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Is a verbal contract binding through e-mail? Does the verbal contract act as a binding legal contract like a physical one ?

Cedar Falls, IA |

Through an e-mail, I agreed to art work for an advertisement for our company. That was in March 2012. Then in May BEFORE it went to print, I told them many times that I wanted to cancel our ad. They said they spent time on it and had to make changes and updates from the previous ad that we placed in a college student planner. However, there were not changes made, it was the same ad as the previous year. And again, it hadn't gone to print. Now the advertising firm is billing me and now sent it to collections. Saying that my verbal response is legally binding and I have to pay. Do I have to pay for this? Do they have a legal leg to stand on?

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Attorney answers 2


The query is confusing. In a short answer, a verbal contract is binding if it represents a meeting of the minds and depending on the amount and terms. In most states, over a certain amount the "statute of frauds" applies, meaning that such contracts are not enforceable unless in writing. There are other terms that bring the statute of frauds into play. Here, it is unclear what you refer to as your "verbal response." If you agreed to pay for advertising orally and you later cancelled the order, the advertiser may well have a claim for "quantum meruit" meaning the value of its services up to the time of cancellation. You should determine what, if any, services they provided in reliance on your order before the cancellation before paying them. Good luck!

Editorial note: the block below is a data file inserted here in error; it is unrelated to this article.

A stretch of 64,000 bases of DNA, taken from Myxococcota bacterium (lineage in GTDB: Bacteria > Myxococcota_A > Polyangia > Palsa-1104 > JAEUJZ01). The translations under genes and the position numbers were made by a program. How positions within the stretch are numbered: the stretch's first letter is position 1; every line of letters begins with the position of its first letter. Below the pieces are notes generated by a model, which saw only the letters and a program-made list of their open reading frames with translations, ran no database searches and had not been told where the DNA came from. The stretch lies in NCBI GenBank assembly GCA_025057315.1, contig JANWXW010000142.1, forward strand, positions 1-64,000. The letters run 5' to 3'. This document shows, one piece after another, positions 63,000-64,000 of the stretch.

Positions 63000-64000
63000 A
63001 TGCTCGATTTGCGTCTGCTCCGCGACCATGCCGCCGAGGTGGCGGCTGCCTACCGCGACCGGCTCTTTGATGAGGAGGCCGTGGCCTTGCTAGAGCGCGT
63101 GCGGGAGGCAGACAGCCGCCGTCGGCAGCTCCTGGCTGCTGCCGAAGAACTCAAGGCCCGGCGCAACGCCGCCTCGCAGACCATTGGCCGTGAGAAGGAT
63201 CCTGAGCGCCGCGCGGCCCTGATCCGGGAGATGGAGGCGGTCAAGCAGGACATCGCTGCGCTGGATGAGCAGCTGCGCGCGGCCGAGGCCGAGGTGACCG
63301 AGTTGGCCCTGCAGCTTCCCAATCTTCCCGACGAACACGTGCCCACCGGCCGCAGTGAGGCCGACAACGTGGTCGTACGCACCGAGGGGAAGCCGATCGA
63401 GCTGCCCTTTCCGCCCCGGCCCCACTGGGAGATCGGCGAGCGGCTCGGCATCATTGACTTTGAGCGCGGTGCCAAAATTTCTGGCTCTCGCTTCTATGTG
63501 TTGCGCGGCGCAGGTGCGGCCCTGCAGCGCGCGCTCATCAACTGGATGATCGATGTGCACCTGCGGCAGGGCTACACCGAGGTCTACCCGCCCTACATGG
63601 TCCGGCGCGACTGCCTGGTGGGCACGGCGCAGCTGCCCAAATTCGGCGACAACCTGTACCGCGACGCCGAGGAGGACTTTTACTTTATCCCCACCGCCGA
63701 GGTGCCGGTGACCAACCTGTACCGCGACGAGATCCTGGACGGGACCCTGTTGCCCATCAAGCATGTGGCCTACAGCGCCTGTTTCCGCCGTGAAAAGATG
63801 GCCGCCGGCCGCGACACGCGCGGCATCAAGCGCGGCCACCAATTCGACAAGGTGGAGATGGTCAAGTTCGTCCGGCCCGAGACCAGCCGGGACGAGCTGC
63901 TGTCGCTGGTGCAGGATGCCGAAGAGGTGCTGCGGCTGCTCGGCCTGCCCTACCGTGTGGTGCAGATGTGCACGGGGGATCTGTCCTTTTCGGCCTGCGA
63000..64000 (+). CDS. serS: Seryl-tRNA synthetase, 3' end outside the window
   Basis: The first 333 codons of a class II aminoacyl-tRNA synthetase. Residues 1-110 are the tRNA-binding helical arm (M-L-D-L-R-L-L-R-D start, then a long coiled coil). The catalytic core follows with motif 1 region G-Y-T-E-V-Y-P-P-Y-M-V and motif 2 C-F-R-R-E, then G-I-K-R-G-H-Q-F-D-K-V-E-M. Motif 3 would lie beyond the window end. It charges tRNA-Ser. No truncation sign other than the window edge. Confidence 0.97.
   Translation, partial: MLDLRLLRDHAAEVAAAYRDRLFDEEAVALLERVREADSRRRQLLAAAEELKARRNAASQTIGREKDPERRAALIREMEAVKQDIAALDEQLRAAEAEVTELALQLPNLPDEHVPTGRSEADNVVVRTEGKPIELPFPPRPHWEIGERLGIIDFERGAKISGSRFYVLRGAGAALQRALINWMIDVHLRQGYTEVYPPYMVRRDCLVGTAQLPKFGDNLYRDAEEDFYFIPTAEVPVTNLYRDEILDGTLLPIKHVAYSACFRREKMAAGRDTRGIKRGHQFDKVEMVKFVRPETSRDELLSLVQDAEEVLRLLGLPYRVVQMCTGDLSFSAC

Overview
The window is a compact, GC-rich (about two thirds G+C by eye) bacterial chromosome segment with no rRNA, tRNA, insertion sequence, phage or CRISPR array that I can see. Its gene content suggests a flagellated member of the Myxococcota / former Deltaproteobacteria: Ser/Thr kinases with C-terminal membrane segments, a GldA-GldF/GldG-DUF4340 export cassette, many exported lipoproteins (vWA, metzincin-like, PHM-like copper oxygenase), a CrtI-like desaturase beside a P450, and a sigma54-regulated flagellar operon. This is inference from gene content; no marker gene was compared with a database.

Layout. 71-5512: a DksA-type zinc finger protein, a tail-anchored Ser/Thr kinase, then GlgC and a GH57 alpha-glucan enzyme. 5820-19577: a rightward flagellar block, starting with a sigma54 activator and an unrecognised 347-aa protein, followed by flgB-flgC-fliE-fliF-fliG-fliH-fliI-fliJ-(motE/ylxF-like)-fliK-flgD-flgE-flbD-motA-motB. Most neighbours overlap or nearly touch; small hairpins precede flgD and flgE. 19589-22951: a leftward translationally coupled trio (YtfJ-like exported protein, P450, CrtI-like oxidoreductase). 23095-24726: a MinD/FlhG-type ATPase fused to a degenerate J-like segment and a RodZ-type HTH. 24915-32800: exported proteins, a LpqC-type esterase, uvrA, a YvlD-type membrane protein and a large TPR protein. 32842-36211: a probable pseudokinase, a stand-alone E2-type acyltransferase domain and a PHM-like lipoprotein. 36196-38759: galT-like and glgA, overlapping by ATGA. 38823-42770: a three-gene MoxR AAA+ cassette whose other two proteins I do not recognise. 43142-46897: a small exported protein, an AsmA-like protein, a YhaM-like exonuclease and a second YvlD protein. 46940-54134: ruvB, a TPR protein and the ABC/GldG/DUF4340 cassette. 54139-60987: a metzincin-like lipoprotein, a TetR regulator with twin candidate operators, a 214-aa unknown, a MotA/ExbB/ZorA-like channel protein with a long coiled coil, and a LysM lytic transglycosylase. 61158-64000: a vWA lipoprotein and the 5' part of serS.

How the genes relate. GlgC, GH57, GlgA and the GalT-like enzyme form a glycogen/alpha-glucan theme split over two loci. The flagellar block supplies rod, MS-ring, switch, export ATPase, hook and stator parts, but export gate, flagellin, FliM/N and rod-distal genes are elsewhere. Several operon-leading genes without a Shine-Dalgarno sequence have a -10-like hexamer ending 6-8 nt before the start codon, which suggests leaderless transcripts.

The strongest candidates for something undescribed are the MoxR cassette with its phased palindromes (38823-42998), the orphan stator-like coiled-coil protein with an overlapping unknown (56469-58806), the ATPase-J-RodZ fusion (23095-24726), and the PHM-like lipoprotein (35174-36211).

I agree with my colleague both that the other party may have an equitable claim based on work completed and that a verbal contract can form a binding contract, but that it could be subject to the statute of frauds (meaning that a "writing" is required and that you must "sign" it to be bound by it). Whether the statute of frauds would apply depends on some more specifics (such as whether or not the "contract" contemplated that it would be completed within a year). An e-mail can in some circumstances satisfy the writing requirement of the statute of frauds. Whether or not they have a leg to stand on depends on more specifics.

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